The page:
Harvey says the two are correlated, noting on Wednesday’s edition of Fast Money “On Monday what we saw is all risk products sell off,” and that as investors lose confidence in one major investment, such as the market, “It sometimes adds fuel to the fire” as people panic out of other asset classes.
Meanwhile, RBC analys Chris Louney sees a “fledgling” negative correlation between bitcoin and gold.
As markets continued to break all-time highs in what looks like a parabolic on a 30-year chart, investors sought alternate asset classes such as cryptocurrencies for the next rocket to the moon. Thus, the euphoria of banking coin in correlated asset classes can consequently lead to despair in both once they begin to go sideways and/or sell off.
Point in case, Monday’s epic 1,175 point selloff in the Dow was accompanied by a devastating rout in Bitcoin, which traded down to $5,947 after hitting all time highs weeks earlier. (Pop!)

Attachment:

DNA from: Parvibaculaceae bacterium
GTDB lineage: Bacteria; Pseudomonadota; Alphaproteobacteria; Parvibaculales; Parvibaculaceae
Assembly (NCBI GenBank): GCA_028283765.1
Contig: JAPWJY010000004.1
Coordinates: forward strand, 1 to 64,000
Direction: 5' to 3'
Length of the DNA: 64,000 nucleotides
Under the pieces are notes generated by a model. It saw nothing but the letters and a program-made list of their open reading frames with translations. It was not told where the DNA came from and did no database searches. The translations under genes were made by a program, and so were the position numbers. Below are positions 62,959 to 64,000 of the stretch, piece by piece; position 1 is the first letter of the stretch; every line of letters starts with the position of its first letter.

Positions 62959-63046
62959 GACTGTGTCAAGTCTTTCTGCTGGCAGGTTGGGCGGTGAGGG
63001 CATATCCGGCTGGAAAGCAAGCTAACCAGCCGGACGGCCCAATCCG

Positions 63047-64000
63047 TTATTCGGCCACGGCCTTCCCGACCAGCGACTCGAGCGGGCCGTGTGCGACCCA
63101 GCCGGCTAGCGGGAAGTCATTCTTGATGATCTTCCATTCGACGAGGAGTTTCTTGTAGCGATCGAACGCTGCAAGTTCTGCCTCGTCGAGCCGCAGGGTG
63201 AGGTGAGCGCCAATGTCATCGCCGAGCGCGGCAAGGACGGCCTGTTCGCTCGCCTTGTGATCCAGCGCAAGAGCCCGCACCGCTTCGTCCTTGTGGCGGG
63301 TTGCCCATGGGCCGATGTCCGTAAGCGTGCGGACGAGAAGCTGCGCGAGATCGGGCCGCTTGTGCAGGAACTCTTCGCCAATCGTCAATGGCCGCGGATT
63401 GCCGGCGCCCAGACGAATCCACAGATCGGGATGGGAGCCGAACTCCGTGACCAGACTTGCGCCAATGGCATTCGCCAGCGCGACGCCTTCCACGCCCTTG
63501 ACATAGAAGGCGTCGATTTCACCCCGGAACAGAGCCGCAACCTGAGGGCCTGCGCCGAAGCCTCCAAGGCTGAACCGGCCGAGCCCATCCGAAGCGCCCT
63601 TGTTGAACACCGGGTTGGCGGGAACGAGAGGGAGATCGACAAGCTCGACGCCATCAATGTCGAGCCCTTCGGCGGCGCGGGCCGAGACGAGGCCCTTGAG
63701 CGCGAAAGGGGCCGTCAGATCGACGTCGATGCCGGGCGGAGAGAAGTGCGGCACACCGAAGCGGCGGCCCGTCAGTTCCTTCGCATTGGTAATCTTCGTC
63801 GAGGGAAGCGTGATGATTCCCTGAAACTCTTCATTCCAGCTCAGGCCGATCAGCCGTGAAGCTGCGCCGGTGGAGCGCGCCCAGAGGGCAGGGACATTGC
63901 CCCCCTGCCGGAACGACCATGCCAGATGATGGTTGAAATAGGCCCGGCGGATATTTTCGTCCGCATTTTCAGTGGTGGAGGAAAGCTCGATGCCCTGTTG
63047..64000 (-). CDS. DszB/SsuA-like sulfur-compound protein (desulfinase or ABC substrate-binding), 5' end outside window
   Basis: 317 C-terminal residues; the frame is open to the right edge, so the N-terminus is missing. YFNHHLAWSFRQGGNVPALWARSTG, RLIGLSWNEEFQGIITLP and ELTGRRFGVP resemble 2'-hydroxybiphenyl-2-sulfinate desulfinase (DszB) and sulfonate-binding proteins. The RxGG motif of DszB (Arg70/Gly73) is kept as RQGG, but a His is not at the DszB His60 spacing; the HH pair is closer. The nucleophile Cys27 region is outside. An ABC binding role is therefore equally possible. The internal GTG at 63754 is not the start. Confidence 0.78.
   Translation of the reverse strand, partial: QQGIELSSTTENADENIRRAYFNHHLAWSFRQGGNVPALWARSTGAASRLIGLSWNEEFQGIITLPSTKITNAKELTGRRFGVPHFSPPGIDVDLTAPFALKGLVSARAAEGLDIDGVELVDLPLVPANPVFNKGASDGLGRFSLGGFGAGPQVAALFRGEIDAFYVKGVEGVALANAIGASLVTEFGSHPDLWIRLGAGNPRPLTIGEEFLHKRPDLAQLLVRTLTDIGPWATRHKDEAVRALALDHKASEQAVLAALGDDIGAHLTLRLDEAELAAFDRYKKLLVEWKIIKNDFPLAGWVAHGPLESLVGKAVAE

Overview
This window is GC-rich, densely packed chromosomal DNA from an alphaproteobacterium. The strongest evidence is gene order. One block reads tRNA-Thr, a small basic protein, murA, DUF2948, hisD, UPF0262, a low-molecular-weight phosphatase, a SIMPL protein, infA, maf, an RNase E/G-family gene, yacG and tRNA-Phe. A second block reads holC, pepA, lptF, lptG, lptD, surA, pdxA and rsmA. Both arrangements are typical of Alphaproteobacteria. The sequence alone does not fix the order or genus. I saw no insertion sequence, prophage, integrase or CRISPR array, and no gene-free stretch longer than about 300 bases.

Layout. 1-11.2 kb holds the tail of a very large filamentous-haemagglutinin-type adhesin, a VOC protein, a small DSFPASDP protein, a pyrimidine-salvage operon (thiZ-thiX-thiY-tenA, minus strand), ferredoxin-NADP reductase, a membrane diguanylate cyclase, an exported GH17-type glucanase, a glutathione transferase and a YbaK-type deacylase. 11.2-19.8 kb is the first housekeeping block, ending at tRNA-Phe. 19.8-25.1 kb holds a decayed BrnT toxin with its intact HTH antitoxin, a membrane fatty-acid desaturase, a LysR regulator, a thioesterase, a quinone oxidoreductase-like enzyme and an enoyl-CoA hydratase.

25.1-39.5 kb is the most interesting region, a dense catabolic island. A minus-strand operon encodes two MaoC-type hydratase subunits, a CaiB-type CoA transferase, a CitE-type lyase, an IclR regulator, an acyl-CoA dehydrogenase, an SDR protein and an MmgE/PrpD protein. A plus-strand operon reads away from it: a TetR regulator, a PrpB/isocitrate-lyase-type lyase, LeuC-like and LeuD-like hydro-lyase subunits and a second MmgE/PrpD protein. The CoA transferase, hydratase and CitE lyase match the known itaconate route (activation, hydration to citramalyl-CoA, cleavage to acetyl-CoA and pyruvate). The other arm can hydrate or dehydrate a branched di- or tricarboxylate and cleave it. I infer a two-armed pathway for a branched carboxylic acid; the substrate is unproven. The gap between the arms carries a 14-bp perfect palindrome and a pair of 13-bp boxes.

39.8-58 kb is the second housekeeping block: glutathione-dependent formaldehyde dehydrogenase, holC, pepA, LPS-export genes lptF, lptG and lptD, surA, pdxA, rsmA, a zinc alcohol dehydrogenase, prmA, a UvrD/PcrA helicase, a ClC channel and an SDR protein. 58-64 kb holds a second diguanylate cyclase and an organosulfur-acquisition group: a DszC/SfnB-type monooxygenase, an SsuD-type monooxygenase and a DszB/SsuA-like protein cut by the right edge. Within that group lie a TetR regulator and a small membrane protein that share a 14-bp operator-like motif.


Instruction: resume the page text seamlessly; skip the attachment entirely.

“We think of it more as what we have to watch out for, what we have to … tell our clients to be careful of,” Harvey said. “We don’t make a call whether it’s going to go up or down but that it’s a risk in the marketplace, and it’s really far out on the risk spectrum.”
Wells Fargo raised its price target for equities, up about 10 percent over the next year. Its 2018 S&P 500 year-end target is 2,950, compared with the earlier target of 2,863. Cryptocurrencies and the market should trade in correlation over the next three to six months, it said.
“If we’re right, what we should see is risk product going higher,” Harvey said.
“If we’re right and risk starts to be bid again, it wouldn’t surprise us to see a bid in some of the crypto markets,” he said.
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